Why Politicians Reject the Constitution

minute-man-2-lithoThe Constitution is a fiercely partisan document.  It is partisan in favor of liberty for the people and sovereignty for the states.  It is partisan against political parties and the expansion of power by the federal government.  Most politicians reject the Constitution, not with their words but with their actions.  All occupants of elective or appointed offices of the United States are required to swear allegiance to the Constitution. That is an accepted part of the ceremony installing them in office.

Unfortunately for the Country, that’s all it is to most politicians, just a formality to be gotten out of the way so they can get on with the business of running the country and the lives of its citizens.  There is a plethora of evidence supporting this assertion.  It is virtually impossible to find evidence to the contrary.  The overwhelming majority of Federal policies are unconstitutional.  Our new President, Barack Obama, although he fancies himself as a constitutional scholar and actually taught constitutional law for eleven years at one of America’s most prestigious universities, shows nothing but disdain for its precepts in the policies he has proposed since taking office.

I am sometimes reminded that I am not a lawyer.  Attempts are often made to refute my seemingly unorthodox views of the Constitution with references to Supreme Court decisions.  It is true that I do not have training in law, however, I do have formal training in hermeneutics, the science and methodology of interpreting texts.  It is only natural that my approach to the Constitution would be different than most politicians who are for the most part trained in the law.

As to the Supreme Court decisions and other rulings by federal courts, they constitute the current law of the land, the Constitution is the Supreme Law of the Land.  According to Article VI, Clause 2,

“This Constitution, and the Laws of the United States which shall be made in Pursuance thereof; and all Treaties made, or which shall be made, under the Authority of the United States, shall be the supreme Law of the Land; and the Judges in every State shall be bound thereby, any Thing in the Constitution or Laws of any State to the Contrary notwithstanding.”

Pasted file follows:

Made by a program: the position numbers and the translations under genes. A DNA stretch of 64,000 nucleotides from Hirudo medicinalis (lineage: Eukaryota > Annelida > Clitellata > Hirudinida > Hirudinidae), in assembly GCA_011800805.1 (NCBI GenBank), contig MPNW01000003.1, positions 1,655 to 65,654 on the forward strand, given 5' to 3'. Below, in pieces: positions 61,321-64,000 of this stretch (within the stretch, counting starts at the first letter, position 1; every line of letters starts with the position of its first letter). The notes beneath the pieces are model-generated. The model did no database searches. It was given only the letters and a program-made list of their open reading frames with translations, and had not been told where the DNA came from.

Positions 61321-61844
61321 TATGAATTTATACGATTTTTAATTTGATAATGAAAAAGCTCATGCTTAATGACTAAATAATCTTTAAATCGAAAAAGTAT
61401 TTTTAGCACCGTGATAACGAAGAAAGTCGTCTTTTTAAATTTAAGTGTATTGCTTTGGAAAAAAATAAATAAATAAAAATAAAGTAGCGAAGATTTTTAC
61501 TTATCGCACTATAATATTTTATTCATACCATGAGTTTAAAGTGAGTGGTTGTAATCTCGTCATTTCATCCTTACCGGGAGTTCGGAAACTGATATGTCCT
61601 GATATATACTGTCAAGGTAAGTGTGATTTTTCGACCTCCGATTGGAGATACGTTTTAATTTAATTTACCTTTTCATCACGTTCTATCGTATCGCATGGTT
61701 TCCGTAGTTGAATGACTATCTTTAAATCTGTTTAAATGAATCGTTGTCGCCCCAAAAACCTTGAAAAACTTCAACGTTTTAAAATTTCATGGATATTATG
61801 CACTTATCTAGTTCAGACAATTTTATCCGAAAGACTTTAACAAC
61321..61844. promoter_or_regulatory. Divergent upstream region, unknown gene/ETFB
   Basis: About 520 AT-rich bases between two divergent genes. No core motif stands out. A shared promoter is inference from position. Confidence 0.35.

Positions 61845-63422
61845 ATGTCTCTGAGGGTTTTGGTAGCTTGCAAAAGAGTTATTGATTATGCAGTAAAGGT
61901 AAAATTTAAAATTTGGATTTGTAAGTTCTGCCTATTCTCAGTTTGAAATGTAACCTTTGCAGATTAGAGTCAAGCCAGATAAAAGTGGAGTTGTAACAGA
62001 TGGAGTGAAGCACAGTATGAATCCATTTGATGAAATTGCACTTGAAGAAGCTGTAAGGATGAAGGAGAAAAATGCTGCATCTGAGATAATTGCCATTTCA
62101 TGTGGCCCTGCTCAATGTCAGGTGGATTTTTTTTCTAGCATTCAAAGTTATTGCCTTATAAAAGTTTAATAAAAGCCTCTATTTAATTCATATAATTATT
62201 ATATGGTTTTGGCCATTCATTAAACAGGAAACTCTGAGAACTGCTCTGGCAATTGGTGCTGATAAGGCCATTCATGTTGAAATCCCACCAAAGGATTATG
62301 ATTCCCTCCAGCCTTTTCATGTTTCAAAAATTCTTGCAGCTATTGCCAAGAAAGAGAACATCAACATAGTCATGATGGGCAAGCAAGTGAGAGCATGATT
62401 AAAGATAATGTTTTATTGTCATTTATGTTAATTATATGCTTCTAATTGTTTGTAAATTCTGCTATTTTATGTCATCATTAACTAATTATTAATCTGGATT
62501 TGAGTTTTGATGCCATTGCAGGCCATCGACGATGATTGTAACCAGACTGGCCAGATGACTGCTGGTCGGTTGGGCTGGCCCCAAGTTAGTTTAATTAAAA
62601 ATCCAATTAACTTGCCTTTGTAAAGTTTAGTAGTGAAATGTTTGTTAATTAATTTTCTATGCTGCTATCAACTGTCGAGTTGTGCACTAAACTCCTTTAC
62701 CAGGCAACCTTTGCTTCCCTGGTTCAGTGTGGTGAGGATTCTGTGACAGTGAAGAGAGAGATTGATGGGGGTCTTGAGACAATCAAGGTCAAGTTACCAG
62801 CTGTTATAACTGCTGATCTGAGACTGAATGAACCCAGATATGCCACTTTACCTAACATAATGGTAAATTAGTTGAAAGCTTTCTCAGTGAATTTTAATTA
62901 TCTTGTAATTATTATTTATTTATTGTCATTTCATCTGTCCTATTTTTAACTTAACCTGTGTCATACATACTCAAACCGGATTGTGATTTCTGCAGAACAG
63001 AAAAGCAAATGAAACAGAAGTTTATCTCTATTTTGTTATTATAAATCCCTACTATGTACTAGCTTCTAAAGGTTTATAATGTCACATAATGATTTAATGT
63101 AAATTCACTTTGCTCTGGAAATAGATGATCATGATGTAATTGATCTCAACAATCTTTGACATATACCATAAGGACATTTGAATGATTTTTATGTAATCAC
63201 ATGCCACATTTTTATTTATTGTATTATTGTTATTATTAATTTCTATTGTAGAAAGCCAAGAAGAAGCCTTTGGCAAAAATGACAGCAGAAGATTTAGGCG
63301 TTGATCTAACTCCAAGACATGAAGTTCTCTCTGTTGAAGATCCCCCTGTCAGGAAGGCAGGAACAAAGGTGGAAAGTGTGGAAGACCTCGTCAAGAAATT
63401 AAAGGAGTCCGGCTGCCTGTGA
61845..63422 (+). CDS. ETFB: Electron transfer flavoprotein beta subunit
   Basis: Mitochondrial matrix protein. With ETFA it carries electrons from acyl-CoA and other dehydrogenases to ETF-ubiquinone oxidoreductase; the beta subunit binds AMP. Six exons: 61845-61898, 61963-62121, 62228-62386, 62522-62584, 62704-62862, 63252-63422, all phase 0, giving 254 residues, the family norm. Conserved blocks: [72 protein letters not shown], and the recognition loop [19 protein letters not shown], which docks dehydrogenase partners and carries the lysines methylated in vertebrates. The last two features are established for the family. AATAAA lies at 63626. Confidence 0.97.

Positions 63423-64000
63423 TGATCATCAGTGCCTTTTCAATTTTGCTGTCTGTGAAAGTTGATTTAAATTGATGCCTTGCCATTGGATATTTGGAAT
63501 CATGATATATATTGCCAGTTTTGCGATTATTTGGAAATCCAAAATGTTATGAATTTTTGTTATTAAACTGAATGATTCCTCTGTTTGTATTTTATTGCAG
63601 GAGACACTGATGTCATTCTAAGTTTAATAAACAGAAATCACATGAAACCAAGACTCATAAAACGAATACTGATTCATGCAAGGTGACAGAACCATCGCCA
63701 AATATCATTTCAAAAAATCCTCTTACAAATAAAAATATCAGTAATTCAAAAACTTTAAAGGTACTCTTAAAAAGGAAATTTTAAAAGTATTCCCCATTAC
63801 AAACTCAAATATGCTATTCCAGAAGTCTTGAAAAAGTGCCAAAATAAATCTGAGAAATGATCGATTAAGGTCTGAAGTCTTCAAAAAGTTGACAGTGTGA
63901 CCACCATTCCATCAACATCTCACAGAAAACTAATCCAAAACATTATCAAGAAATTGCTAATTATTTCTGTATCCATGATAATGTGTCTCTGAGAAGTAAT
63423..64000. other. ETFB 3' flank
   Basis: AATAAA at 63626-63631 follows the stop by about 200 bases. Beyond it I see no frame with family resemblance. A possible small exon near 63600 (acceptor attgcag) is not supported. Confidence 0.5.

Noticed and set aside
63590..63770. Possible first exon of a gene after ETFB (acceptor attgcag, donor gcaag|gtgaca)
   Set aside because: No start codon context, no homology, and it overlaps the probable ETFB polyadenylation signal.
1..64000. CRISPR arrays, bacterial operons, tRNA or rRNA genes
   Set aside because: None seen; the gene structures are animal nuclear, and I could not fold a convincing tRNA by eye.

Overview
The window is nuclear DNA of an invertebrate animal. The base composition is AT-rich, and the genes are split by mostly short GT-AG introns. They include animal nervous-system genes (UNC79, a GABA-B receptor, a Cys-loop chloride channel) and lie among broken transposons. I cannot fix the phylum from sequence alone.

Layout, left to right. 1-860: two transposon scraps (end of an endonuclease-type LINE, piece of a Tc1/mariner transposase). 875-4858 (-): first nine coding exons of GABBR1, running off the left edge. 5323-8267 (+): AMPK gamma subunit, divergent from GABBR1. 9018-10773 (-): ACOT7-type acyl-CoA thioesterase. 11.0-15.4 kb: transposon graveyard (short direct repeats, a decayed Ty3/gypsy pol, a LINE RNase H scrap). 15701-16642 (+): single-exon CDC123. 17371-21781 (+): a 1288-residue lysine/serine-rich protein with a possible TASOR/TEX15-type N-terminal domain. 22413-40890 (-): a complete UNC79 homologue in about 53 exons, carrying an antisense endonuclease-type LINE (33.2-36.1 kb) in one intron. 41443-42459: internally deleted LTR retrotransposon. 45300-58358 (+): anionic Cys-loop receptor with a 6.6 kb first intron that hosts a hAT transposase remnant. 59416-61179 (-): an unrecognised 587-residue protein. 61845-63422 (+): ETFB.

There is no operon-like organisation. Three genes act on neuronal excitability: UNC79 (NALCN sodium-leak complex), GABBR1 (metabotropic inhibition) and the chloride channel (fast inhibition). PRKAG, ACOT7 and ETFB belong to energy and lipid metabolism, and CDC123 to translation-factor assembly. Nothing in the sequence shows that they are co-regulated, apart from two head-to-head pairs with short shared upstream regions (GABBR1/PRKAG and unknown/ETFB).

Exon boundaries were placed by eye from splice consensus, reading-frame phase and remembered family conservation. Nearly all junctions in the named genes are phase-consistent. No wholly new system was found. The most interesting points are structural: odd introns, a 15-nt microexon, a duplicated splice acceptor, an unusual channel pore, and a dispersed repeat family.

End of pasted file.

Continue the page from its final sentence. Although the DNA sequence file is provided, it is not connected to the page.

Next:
One of the key words in this Article is the word “pursuance”.  Webster defines “pursuance” as “the act of putting something into effect”.  The term “pursuant to” is defined as, “In accordance with: in carrying out”.  Laws made by Congress and decisions made by the courts that ignore or contradict the Constitution are, in effect, both illegal and unconstitutional.  It is the duty of judges at all levels including the Appellate Courts and the Supreme Court to declare such laws and decisions null and void.  (See Jefferson’s 1819 Letter to Judge Roane)

The lawyer studies the Constitution looking for loopholes, as is their custom with most laws.  As a textual critic, I study the Constitution looking for the meaning of the words used and the principle behind the thoughts the writers were attempting to convey.  The Constitution was not written for lawyers. It was written for the planters, craftsmen, merchants, hunters and other common folks whose duty it would be to approve or reject it as the guiding document for our form of government.

The career politician rejects the Constitution because it severely limits his or her power.  On the other hand, the patriot reveres and defends it for the same reason.  It is the only defense we have against the tyranny of government and the destruction of our liberties.

NEW! Website Post:

Washington’s Farewell Address
Part 1: Plan to Retire
Part 2: Importance of National Unity
Part 3: On The Constitution
Part 4: On Political Parties
Part 5: On Religion and Government, Public Debt and Taxes
Part 6: On International Relations

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One response to “Why Politicians Reject the Constitution

  1. You mentioned: “I am sometimes reminded that I am not a lawyer.“ Please consider the fact that those folks who first challenge one`s credentials, and depreciate logic and common sense, only emphasize the weakness of their arguments.

    Abraham Lincoln believed that the government and every person is required to govern their behavior according to the the law. Therefore, in Lincoln`s view, the implicit requirement of the government is to promulgate legislation that all the people can understand and follow. Otherwise, the Rule of Law would fail the very people it is designed to protect.

    With the foregoing in mind, and passing on the issue of training, the Rule of Law allows Pro se legal representation whereby any person may decide to litigate their own cause of action in a court of competent jurisdiction without an attorney at law; and the Rule of Law allows empowers a person, via a delegation of power of attorney, to act as an attorney-in-fact for another person.

    In short, we all are empowered to be attorneys if we choose.

    So it follows that in the case of a dispute, the Rule of Law allows any person to interpret the law in terms of the facts of a case and present such to a court of competent jurisdiction for relief. Using an attorney at law is an excellent idea and certainly may affect the outcome. But, such is not a requirement.

    Most importantly, the idea that a person MUST be credentialed as an attorney at law to interpret the law is irrelevant. If it were relevant, the Rule of Law would be irrelevant.